Ok, pop quiz for all you expert sailors.
1. What do those three black shapes in a line on this vessel mean?
2. What would this boat show at night in addition to its standard running lights?
3. What is it probably doing?
Follow up, more general, question tomorrow!
Geesh, JP, no one remembers what any of those day shapes mean without looking them up.
The only one I remember is three cylinders in a vertical line which means they're having sausages for lunch.
But, I'd guess he's looking for some guy without a shirt riding a bicycle on some pontoon floats.
Based on my deep knowledge of all things nautical I'm going to take a wild guess and say he's doing some kind of survey?
Student CA-12345. This is of course a meaningful answer (not necessarily correct of course) but to question 31-05-09 not to question 30-05-09, so hence you get a total score of 50%. Alas the minimum required to pass is 51%, very sorry etc
Student RI-54321. Congratulations on your reading skills! With the current low bar of educational exams that gives you also a score of 50%, but alas see comments above on the minimum required to pass.
Given the word "SURVEY" stenciled on the side of the boat, do you think your readers had enough of a clue?
Oh, thanks for pointing that out Pat. I didn't see that. A bit subtle but not a bad clue really.
You know, there's all kind of detail in this photo, if you're a careful enough observer.
I'd be willing to bet it was taken on a Friday.
Spookily correct O Docker!
Ok, a good journalist never reveals his sources but any chance of a clue as to how you got that?
Why not throw it open to your readers, JP? How did I know that?
Another clue tomorrow.
I looked closely, but I did not see any fish. However, I do wonder why a boat from Liverpool is in the Thames and not the Mersey.
Now, when I lived in England, there seemed to be this tradition that on Fridays, people would tend to take lunch at the local pub and not get around to getting back to work afterward. Perhaps the Natural Navigator could look at the reflections on the water and come to the conclusion that the survey boat was leaving the survey area while the sun was still high in the sky, and therefore it must be Friday.
But I suspect O Docker had some inside information.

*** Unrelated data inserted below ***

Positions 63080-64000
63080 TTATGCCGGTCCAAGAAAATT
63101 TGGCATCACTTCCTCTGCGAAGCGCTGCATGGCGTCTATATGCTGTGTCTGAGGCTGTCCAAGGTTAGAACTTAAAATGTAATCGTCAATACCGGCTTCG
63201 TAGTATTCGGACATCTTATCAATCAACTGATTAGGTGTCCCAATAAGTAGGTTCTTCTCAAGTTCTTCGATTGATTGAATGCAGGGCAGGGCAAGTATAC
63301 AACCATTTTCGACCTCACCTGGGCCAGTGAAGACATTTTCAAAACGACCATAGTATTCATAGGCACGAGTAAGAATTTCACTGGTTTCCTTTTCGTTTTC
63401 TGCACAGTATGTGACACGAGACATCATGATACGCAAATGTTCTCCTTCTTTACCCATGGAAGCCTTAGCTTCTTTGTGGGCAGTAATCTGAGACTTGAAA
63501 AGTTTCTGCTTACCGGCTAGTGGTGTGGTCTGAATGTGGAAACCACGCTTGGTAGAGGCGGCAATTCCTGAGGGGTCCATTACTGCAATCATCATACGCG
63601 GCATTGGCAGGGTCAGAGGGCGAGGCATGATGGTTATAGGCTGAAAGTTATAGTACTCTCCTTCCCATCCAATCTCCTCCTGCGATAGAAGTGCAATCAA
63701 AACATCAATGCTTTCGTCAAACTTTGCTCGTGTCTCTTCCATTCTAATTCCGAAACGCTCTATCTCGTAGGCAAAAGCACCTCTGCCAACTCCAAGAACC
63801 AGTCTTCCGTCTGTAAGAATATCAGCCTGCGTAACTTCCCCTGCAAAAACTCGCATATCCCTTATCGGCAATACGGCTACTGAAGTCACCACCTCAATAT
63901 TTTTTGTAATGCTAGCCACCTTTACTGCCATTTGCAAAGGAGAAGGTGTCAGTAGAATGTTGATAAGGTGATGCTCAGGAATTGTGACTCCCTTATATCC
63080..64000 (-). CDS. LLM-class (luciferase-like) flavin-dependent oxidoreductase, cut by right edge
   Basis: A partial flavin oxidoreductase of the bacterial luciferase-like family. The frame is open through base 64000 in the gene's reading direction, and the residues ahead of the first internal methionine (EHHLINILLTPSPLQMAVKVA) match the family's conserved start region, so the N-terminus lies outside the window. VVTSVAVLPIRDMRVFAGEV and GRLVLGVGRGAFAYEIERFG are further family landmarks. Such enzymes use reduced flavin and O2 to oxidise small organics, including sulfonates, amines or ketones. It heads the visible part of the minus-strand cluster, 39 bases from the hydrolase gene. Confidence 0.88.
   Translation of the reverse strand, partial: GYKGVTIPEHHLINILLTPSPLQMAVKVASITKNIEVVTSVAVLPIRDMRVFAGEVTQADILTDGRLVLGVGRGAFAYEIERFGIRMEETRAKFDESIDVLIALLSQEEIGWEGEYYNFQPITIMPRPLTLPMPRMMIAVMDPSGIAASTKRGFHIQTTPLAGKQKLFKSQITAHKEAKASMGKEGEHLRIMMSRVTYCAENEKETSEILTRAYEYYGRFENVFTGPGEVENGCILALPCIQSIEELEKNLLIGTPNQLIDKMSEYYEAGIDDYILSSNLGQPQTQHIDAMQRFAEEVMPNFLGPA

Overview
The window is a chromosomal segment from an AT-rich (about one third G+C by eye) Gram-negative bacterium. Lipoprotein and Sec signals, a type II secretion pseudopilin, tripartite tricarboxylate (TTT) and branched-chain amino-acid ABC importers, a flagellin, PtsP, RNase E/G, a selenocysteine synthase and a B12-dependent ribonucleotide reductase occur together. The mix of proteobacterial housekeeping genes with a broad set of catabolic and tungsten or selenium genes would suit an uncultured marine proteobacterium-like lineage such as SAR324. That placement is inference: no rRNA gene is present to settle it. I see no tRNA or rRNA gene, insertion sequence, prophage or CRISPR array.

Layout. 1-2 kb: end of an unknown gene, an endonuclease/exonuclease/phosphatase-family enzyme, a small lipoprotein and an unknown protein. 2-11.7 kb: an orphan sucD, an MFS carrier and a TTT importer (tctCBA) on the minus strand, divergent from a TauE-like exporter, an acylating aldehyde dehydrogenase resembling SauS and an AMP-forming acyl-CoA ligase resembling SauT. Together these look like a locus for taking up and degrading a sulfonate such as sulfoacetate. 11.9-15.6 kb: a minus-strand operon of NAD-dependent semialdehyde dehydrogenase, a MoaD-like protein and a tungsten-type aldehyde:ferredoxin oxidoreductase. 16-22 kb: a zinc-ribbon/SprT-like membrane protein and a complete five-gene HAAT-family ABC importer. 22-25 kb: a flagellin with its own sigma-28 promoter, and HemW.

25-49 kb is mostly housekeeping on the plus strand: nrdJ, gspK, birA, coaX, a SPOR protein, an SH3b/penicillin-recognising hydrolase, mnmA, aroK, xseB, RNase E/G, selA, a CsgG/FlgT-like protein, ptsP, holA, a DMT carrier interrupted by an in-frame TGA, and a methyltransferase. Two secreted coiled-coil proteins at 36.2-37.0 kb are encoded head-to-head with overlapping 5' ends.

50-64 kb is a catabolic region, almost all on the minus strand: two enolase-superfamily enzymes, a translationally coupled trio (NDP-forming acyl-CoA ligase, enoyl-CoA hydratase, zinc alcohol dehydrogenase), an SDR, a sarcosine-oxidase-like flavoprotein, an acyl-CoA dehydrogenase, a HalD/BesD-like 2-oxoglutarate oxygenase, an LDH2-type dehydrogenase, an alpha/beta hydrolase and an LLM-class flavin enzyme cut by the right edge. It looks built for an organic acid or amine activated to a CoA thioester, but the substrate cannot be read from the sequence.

Nice analysis, Carol Anne, but it wasn't the one I used.
If I also said the photo was taken with a Canon EOS-350D, would you know the identity of my source?
Oh dear, O Docker, I'm afraid I'm having second thoughts about your source.
According to your mole, known only as Deep Pockets, the picture was taken at 00:50 hours where as the picture clearly was taken during daylight hours.
So either your source is being "economical with the truth" or the camera was actually operating on Californian time!
Oops, my bad, the old plus vs minus problem.
My camera is of course on Japan time not California which makes a lot of sense given the other clue you posted.
I guess not everyone realizes all of the information that travels along with their digital photos when they post them online. The iPhone can be configured to record the GPS coordinates of a photo's location, so the unwary could be posting a breadcrumb trail of their whereabouts when they put an album up.
Sorry if this has led so far off-topic, but maybe it hasn't really.
I think one of the reasons those day shapes are so ignored these days (although they're still required, technically, in many jurisdictions) is that later technology has made them obsolete. I don't know what local practice is on the Thames, but in San Francisco Bay, for example, commercial vessels report their movements to a vessel traffic service which, in turn, tries to keep ships apprised of crossing situations. A survey boat like the one pictured, constrained in it's ability to maneuver, would have reported in to VTS which, in turn, would have alerted any large ship closing on that location, long before any day shapes could be detected visually.
Bowsprite has posted quite a bit about commercial VHF chatter in New York harbor - it can be colorful and funny, besides being practical.
But the new thing is AIS - about which I'm hardly an expert - that broadcasts all kinds of information about a ship's identification, type, location, course. speed, etc. - much like the data your camera has captured about the photo you posted. How's that for closing a fairly far-fetched loop?
Gerald's camera is a Nikon rather than a Canon, but I imagine it collects similar information and attaches it to the photos.
Does this mean I need to be scared about the shots he took this weekend that show things I'd rather the world not know exactly when happened?
Actually (sigh of relief), I realize that I have pictures from when he was a toddler that I can use as blackmail ... he releases some shots; I release others -- to his girlfriend and/or her parents!
Someone once said that all you needed to create a 1984 style police state was to give everyone:
- a mobile phone
- a credit card
- an email account
Though even they hadn't thought of the dangers of an iPhone with built in GPS
And wouldn't you know it?
Almost on cue, Bowsprite posts this.
I think her data on the ship was relayed by her friend Tugster who presumably had AIS onboard.
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